September 29, 2015
Call it "Shark Tank, Philly-style," but on Tuesday, AOL co-founder Steve Case brought his Rise of the Rest Tour - bus and all - to the City of Brotherly Love and offered local entrepreneurs the chance to win an investment of $100,000 for their business.
And, just as in the hit TV show "Shark Tank," the Rise of the Rest Tour's stop here in Philly - held at the National Constitution Center - allowed eight local companies to pitch their visions to a panel of experts in the hopes of getting funding to help their businesses grow.
In the end, Philadelphia-based Scholly, a website that helps connect students with available college scholarships, won the day.
It seemed the pitch, by Scholly co-founder Christopher Gray, won over the panel that included Case, Stephen A. Smith, an ESPN commentator and television personality, Amy Stursberg, executive director of The Blackstone Charitable Foundation, and David Hall, a partner at Revolution Ventures, though Case said that all of the companies that pitched ideas were strong.
"This is really hard. Philadelphia is brilliant," said Case.
A number of local companies competed, including Wash Cycle, a bike-hauling laundry company; Focus Foods, an urban farming company; and I'm Sorry to Hear, a web-based funeral planning business.
"I'm really excited for this," said Gray after being presented with the $100,000 check.
Asked to detail how the funds could help grow the business, Gray said he hopes the money will help him grow the site and allow more students the chance to achieve their dreams of going to college.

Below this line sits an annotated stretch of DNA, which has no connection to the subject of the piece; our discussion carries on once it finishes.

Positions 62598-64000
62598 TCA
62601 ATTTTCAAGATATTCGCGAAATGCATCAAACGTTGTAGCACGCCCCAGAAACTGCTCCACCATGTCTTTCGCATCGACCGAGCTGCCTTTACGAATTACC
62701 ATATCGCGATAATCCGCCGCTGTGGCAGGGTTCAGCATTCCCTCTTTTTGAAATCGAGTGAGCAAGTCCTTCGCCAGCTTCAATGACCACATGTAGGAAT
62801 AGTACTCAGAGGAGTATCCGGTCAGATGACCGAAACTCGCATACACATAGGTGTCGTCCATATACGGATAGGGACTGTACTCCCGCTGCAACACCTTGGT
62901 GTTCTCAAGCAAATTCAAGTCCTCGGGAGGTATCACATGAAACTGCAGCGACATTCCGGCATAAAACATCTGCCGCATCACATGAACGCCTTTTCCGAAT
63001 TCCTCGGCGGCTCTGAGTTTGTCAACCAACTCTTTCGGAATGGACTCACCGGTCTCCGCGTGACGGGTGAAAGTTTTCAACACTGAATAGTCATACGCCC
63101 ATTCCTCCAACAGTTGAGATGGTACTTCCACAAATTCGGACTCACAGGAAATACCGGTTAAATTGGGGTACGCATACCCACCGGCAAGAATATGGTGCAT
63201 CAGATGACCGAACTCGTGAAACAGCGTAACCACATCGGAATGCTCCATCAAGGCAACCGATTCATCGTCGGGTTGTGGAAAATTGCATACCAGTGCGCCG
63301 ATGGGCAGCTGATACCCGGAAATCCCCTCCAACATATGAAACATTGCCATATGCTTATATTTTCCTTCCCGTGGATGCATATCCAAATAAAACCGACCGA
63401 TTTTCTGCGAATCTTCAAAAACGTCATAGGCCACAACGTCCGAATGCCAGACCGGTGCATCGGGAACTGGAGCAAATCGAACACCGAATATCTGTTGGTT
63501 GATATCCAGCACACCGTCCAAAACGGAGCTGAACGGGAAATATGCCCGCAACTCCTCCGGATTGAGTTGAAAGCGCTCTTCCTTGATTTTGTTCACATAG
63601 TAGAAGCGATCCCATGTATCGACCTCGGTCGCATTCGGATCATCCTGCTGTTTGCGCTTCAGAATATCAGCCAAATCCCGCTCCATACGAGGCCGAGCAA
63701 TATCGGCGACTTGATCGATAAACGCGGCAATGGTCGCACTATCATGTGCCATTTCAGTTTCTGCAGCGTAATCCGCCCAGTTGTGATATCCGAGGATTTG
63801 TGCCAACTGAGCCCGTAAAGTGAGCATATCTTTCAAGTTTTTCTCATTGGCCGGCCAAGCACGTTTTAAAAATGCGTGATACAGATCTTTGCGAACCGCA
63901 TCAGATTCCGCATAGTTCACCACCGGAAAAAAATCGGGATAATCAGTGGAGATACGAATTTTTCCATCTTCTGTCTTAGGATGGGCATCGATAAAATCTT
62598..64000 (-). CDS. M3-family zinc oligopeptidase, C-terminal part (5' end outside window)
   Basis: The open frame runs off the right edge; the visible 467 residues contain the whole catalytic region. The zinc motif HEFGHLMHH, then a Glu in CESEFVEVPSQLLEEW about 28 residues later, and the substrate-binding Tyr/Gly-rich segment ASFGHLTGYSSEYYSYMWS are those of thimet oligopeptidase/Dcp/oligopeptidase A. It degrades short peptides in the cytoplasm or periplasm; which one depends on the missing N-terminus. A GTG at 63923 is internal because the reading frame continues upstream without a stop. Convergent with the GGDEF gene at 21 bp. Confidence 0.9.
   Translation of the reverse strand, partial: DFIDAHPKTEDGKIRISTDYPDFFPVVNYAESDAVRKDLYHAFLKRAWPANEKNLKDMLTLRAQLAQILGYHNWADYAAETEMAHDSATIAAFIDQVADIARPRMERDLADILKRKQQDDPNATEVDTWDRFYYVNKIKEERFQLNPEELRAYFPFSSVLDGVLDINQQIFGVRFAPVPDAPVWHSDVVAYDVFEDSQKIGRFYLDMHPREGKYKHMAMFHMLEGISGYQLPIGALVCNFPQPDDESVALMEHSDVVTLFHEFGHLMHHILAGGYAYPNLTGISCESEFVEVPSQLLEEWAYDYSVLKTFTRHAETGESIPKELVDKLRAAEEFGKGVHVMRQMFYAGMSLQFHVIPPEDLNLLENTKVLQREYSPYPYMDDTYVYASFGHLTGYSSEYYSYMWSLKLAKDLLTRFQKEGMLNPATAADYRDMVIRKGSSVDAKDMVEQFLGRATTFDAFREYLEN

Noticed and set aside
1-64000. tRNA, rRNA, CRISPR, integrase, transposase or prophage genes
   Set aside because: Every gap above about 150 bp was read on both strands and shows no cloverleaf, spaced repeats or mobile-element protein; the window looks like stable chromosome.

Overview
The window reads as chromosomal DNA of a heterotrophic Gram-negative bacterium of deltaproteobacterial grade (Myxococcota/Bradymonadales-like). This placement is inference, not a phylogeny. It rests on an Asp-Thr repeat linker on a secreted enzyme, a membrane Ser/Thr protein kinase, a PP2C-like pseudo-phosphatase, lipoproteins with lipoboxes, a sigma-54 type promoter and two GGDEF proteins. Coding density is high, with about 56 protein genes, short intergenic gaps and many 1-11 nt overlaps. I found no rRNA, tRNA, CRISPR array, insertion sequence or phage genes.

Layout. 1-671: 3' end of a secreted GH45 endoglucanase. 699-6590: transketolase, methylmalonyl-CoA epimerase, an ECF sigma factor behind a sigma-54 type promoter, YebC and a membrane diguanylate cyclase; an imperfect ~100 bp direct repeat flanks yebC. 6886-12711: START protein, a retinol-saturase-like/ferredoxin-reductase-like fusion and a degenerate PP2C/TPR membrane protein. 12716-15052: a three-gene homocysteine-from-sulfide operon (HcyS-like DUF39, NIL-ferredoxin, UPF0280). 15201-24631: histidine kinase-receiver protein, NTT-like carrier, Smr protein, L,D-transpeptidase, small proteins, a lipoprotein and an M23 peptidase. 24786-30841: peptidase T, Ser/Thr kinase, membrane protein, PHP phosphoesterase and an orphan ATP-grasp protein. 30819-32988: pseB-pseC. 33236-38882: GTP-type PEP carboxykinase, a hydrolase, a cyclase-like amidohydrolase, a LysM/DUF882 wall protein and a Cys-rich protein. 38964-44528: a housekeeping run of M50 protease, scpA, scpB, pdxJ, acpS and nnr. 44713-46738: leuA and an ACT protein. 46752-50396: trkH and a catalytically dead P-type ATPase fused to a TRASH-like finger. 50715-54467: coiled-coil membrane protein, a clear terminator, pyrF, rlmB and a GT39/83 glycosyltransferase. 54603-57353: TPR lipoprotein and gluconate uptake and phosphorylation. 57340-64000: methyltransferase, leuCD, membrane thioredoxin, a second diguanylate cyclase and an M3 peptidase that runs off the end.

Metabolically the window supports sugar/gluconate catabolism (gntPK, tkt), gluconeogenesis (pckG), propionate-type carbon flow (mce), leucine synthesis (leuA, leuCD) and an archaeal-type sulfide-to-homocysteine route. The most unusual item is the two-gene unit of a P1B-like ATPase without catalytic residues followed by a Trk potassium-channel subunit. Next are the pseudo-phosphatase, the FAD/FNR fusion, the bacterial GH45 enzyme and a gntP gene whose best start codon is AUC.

"I'm hoping Scholly can help more students in Philadelphia and across the country," he said.
At the opening of the event, Mayor Michael Nutter joined Case on the stage for a short discussion on the importance of entrepreneurship in the city and how government plays a role in helping small businesses grow.
Nutter told the gathered crowd that he believes Philadelphia – unlike other centers of industry like Silicon Valley or, formerly, Detroit – is unique economically as the city is home to strong leaders in diverse industries, including education, health care and technology.
"In Philadelphia, we don't want to be anyone else. We want to do our own thing," said Nutter.
'Case said he saw a lot of potential in the city, even suggesting it could be the next Silicon Valley, "if the community can get together with urgency."
Seemingly inspired by the venue, Case said that he believed young entrepreneurs were like the country's Founding Fathers in that both forged new roads in the hopes of creating a better future.
"Ben Franklin was an entrepreneur, too," said Case. "He knew how to execute his ideas while also starting a country."